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The State Counsellor by Boris Akunin

First published in Russia in 1998; published in translation in Great Britain in 1999; published by Grove Atlantic/Mysterious Press on July 4, 2017

The State Counsellor is a man named Erast Petrovich Fandorin. The novel, set in Tsarist Russia, is the sixth in a series by Boris Akunin.

Fandorin has been assigned responsibility for the safety of General Khrapov in Moscow. The revolutionaries blame Khrapov for the brutal flogging and suicide of a young woman before he was made the Governor of Siberia. Khrapov, who claims it wasn’t his fault and doesn’t understand all the fuss about “an ordinary bourgeois girl,” has been hidden away in Siberia for his own protection, but the time has come to return him to Moscow. His return is brief, however, as a revolutionary assassin who goes by the name Green enters the train, posing as Fandorin, and dispatches Khrapov in the opening pages.

The real Fandorin is briefly arrested, but it soon becomes clear that the murderer was in imposter. It then becomes Fandorin’s duty to find the villain who killed the villain. Only a few people in various security roles knew that Fandorin was assigned to protect Khrapov, so Fandorin begins his inquiry by asking whether any of those might have leaked the information.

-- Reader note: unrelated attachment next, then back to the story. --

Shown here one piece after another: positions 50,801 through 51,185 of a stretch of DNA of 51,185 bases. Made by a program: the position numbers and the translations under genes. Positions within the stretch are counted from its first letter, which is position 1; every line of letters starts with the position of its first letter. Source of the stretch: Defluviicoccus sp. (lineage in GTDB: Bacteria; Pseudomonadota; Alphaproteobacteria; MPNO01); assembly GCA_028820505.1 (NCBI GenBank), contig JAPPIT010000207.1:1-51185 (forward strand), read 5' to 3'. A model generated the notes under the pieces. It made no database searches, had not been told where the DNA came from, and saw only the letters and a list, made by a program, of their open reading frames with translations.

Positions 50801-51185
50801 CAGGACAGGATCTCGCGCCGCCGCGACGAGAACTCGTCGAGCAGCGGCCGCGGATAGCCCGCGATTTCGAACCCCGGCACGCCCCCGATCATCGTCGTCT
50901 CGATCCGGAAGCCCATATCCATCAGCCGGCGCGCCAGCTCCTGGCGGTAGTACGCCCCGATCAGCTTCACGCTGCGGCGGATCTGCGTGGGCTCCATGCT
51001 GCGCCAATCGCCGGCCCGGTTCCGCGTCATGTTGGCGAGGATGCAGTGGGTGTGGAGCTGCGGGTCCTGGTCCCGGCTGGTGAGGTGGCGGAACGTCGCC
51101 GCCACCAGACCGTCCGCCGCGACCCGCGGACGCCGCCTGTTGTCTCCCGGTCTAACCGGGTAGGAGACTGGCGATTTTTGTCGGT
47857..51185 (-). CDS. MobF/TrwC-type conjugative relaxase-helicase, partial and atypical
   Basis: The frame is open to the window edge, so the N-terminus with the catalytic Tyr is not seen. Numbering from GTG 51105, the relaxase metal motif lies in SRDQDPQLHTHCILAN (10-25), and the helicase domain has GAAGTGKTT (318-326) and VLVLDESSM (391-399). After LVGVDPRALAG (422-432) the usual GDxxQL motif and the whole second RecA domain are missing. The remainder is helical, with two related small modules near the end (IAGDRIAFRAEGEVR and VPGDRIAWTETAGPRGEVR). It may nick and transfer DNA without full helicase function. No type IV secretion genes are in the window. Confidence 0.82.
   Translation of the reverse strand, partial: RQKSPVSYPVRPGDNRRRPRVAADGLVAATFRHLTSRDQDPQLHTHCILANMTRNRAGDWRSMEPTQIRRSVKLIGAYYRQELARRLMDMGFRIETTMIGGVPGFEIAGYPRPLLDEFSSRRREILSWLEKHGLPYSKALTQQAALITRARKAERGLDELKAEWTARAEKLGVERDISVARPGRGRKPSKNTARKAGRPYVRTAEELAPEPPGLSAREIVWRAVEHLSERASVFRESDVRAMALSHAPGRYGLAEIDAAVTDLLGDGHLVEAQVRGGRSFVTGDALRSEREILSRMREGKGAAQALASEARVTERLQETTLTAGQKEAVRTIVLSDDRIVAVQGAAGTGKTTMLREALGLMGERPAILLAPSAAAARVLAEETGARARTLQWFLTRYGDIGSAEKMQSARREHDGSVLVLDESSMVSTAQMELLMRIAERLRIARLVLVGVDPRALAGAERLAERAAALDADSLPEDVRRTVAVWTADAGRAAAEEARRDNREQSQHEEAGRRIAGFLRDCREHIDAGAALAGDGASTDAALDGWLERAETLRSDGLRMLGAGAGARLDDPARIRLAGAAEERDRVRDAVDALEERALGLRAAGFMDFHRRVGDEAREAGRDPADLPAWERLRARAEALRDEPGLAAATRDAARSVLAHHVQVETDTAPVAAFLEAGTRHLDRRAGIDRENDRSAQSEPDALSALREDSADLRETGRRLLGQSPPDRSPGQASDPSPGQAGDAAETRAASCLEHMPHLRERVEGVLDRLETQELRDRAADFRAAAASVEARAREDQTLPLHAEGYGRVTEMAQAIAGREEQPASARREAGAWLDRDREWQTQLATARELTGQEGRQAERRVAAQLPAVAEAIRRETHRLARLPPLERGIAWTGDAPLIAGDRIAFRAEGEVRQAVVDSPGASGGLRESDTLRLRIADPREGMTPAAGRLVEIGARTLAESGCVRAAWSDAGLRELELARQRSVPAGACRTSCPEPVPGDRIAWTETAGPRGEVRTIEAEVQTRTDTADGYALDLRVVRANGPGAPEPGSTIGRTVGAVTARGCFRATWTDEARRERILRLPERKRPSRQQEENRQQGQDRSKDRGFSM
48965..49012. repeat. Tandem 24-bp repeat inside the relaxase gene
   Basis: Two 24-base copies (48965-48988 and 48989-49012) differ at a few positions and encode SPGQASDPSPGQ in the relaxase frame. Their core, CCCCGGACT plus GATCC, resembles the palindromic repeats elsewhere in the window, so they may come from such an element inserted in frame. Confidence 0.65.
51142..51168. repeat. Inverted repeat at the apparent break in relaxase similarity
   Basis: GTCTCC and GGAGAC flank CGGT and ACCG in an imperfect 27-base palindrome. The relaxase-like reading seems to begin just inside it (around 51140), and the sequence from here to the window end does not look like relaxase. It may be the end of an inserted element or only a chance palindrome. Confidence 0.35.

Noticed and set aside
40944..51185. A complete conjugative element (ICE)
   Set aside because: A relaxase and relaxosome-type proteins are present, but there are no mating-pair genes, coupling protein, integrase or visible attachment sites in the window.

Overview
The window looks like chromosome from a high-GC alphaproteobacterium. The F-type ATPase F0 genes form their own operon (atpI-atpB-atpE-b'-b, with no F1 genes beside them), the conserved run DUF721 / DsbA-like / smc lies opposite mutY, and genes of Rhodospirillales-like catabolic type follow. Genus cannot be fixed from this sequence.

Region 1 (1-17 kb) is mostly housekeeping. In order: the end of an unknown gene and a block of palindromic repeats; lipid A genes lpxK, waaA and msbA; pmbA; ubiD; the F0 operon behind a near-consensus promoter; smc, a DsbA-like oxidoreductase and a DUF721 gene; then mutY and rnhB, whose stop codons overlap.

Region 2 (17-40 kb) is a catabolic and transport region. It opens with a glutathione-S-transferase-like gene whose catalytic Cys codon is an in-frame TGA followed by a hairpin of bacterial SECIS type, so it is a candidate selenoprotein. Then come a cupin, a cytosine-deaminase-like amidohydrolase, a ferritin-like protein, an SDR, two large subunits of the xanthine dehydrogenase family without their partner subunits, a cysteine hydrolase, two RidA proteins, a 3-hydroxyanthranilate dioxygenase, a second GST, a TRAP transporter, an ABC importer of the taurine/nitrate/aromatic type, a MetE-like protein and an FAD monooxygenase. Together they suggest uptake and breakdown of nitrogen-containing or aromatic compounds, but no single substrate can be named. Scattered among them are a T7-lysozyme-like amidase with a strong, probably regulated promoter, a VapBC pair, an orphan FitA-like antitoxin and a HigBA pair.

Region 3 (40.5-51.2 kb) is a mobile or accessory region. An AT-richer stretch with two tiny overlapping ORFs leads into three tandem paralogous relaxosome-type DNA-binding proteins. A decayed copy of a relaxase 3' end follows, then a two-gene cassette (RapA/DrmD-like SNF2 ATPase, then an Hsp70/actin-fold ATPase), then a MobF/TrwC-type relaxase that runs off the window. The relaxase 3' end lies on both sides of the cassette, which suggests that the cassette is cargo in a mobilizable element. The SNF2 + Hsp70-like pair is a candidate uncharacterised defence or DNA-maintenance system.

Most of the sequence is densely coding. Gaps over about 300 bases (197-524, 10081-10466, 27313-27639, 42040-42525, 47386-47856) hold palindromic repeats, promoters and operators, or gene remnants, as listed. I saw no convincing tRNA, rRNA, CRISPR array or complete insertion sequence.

A seductress named Diana becomes a key character. She adds flavor to the novel by expounding on the weaknesses of men and the various ways in which women can exploit those weaknesses. A seductress named Esfir, clearly sympathetic to the revolution, wastes no time in taking Fandorin to bed. Modern women are a true mystery to poor Fandorin, but they are considered outrageous by high society women (even as they are admired by high society men).

The novel explores the utility of terrorism as an instrument of revolution — in this case, to spark a revolution that will overthrow Tsarist rule. Green is the novel’s philosopher of terror. But the plot explores the corruption of power and the ruthlessness of people who seize it. The mystery involves the identity of the person who is betraying the police by helping Green, and while the truth is telegraphed in a way that makes it easy to guess the betrayer’s identity before it is revealed, I prefer that to mystery stories that plant no clues at all.

Fandorin is an interesting, stuttering detective who is forced to cope with a doomed political structure that hampers his ability to do his job. The story is cerebral, but it has spurts of action that keep it lively. Life in Tsarist Russia is well imagined. I haven’t read other entries in the series but it is easy to enjoy The State Counsellor as a stand-alone mystery novel.


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